Agreed.

I took Japanese because I wanted to. Then I later studied abroad in Japan. And now, in a terrible recession, I have a job ONLY because I know Japanese. ;) If you want to learn Japanese, go for it! There's a market for everything. I mean, I have a friend who speaks Thai of all things and is learning to apply that in her job!

Enjoy learning and good luck!

enigmaneo
December 10th, 2009, 08:13
I'll say if you really want to learn Japanese go for it. If you don't REALLY want to, I guess it still won't hurt to try. But don't expect to pick it up fast and if you want to get good expect a lot of work.

Virus FM
December 10th, 2009, 09:10
I'm sorry if I came off negatively. I just mean to say that it takes perseverance to an extreme degree. Japanese gets a reputation for being the hardest language for English speakers to learn, and I think people mistake that as Japanese has the hardest linguistic concepts to learn. That's not exactly the case. It's hard to learn because there's just so much stuff you have to learn, that you can't take for granted.

Like in the relationship between English and German, you can learn vocabulary and then recreate phrases with similar effect in each language. For instance, something like "Turn the light off." in English becomes "Cut the light." in Japanese (and I think it's "Place the light off." in German, which acts against my example...). But the thing is that English correlates higher with European languages in this respect, in these phrases... I don't even know how to refer to them... basically phrases that we take for granted. Turning a light instead of cutting it. Starting a meeting instead of opening it. So you can learn all of the vocab in the Japanese language backwards and forwards, and still not feel confident in speaking it. This is one of the things that requires serious patience and perseverance. And it's just a very small point on a huge list of things that make Japanese a hard language. It's the sheer volume of things you have to learn.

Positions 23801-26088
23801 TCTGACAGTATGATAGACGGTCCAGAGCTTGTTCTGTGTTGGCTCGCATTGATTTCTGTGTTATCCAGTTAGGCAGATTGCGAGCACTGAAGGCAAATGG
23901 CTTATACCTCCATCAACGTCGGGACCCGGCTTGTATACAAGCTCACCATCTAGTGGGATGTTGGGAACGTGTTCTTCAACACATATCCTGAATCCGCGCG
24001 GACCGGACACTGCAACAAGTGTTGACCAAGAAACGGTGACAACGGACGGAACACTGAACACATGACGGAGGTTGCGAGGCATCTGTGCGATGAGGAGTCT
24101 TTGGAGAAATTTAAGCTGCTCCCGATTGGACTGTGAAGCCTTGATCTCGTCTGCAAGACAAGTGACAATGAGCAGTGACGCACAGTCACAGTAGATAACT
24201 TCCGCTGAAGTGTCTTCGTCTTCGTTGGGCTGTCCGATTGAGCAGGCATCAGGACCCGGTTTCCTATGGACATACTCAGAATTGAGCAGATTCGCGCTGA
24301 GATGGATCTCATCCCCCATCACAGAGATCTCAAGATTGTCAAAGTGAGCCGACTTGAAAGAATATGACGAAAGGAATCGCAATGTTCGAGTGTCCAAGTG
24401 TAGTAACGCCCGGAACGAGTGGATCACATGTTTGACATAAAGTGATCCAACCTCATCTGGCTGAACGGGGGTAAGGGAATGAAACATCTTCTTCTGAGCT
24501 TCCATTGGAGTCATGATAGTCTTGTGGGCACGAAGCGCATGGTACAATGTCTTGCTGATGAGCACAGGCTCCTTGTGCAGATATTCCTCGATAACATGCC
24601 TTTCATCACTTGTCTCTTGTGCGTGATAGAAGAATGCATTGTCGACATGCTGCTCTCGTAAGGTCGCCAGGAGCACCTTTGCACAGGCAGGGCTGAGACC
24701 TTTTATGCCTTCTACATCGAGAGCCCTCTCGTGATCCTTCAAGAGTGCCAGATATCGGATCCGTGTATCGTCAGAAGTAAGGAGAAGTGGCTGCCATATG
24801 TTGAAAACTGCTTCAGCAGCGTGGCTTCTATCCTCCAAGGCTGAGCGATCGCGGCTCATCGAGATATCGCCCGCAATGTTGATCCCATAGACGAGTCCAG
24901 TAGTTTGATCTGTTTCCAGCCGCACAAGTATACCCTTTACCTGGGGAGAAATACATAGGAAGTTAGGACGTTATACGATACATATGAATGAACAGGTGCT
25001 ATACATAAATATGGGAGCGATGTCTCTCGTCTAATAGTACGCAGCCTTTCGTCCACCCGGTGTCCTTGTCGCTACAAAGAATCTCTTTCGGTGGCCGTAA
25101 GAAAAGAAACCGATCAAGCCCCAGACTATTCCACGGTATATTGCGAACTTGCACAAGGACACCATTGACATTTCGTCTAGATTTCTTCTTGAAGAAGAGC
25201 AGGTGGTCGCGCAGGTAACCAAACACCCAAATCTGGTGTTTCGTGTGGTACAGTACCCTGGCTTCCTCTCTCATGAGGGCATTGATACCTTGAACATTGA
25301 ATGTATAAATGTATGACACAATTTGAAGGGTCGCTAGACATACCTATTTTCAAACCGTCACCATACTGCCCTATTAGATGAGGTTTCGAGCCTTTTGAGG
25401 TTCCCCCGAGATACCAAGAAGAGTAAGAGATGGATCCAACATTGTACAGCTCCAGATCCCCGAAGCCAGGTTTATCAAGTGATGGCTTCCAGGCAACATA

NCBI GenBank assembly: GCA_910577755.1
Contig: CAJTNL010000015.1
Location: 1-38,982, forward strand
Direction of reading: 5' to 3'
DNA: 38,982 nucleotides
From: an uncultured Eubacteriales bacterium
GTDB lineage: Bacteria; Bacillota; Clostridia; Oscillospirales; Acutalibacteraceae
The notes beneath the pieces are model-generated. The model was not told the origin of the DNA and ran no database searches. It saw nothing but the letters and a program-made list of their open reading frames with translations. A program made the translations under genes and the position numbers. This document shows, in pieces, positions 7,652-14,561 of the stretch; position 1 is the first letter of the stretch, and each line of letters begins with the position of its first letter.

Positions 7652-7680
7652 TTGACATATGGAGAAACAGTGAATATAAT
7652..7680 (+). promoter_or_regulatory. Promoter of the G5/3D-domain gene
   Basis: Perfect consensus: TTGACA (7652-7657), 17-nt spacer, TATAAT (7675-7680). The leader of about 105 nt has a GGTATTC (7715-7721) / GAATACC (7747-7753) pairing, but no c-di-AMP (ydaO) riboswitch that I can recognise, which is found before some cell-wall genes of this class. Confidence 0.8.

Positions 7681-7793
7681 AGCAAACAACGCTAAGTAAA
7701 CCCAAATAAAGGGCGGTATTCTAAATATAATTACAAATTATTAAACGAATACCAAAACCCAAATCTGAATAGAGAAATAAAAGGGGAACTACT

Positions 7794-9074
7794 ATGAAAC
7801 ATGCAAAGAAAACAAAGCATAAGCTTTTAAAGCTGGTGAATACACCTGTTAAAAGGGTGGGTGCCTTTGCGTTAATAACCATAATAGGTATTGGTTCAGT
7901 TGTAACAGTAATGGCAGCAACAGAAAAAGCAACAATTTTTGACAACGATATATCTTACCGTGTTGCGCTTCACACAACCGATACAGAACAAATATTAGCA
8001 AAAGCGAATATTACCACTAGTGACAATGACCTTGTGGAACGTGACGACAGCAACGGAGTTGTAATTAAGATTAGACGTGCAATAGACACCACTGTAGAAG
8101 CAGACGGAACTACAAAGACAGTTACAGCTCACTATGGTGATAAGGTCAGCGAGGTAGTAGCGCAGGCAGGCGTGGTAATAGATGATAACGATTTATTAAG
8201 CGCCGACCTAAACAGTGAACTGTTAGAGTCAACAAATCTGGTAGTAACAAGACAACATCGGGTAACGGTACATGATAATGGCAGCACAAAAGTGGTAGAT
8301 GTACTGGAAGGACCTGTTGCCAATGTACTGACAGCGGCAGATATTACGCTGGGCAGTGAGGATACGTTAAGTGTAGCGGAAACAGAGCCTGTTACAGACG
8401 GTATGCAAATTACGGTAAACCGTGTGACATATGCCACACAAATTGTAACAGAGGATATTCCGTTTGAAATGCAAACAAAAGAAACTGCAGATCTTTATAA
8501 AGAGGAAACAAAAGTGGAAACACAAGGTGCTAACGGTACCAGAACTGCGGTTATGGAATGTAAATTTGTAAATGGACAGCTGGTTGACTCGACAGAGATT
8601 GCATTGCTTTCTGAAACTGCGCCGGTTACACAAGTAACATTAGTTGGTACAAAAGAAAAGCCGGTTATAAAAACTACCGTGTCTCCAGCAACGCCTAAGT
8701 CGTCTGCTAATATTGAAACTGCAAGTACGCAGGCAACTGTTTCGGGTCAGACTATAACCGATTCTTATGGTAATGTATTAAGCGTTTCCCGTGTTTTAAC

UPGRAYEDD
December 10th, 2009, 10:22
It takes three times as long for English speakers to become proficient in Japanese than in Spanish, French, or German.

According to the CIA.

Virus FM
December 10th, 2009, 10:36
Yeah, have you seen the FBI page looking for interpreters and translators that shows how difficult they consider each language to be?

It's split up in to 3 sections, the hardest section has Chinese, Japanese, and some other stuff, and Japanese has an asterisk next to it and when you read the note for it it says that languages with an asterisk are considered to be significantly more difficult that other languages in their group.

Japanese is the only one with it.

kamukamuume
December 10th, 2009, 11:58
I think English is probably harder than Japanese, all things considered. Japanese has relatively consistent grammar, a very compact range of sounds, and a much, much easier way of using conditionals/hypotheticals.

I mean granted I've been studying Japanese off and on for about 6-7 years, but other than keigo that twists with your mind for a while (processing something like "chotto yomasete itadakenai deshou ka" and figuring out who will be reading, all on the fly) and a limitless amount of kanji to learn, it doesn't seem too terrible.

I've never studied another language, so take that for what it's worth. but while Japanese may be the hardest language to learn, compare studying Japanese to studying chemical engineering or neuroscience. japanese is just a system of communication that people use because it works. if you keep reminding yourself of that, it's not that hard.